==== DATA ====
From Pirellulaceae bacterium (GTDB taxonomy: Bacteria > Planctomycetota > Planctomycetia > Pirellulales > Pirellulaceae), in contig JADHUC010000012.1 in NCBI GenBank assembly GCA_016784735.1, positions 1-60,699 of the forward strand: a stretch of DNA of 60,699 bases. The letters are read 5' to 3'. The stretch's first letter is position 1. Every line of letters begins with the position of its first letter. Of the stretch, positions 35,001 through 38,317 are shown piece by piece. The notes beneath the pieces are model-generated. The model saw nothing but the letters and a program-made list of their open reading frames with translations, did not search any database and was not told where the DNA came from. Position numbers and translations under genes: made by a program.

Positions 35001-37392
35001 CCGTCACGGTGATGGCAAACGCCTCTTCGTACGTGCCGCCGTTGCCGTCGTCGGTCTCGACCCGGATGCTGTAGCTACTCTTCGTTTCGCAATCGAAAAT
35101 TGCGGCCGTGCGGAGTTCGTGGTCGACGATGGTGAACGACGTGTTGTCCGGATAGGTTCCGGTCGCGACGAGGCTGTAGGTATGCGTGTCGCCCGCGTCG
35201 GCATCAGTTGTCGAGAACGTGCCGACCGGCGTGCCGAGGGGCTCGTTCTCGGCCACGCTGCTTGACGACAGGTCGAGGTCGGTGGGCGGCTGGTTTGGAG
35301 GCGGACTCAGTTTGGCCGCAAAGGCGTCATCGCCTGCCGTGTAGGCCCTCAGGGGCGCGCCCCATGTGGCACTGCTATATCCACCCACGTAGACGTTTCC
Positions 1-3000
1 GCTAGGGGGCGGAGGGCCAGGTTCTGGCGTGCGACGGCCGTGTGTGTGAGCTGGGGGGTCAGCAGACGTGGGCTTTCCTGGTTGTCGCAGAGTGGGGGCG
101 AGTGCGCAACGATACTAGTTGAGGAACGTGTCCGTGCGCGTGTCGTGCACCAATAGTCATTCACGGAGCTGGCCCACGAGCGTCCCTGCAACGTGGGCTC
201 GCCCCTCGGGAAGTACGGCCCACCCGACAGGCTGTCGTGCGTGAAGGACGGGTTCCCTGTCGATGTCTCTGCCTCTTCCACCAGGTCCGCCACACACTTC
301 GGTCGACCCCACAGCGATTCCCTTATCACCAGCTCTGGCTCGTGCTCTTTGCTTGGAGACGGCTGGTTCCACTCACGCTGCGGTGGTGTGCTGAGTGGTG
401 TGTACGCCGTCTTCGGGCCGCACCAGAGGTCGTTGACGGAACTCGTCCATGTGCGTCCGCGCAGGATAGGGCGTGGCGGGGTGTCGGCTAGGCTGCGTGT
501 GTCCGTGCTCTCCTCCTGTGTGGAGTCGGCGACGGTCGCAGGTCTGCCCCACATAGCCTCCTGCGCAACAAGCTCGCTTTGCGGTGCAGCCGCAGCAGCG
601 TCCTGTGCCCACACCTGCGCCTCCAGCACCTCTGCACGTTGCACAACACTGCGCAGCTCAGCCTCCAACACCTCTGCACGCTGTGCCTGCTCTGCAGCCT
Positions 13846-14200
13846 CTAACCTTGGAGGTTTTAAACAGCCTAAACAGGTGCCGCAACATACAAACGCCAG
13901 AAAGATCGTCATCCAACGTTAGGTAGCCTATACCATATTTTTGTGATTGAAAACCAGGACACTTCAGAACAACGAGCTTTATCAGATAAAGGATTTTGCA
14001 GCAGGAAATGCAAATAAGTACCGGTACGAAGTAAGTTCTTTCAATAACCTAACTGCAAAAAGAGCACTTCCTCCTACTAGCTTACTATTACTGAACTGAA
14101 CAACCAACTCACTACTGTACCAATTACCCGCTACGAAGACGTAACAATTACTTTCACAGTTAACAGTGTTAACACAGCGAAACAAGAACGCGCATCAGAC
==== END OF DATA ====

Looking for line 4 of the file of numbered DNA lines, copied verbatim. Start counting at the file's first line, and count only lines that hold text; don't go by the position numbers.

35101 TGCGGCCGTGCGGAGTTCGTGGTCGACGATGGTGAACGACGTGTTGTCCGGATAGGTTCCGGTCGCGACGAGGCTGTAGGTATGCGTGTCGCCCGCGTCG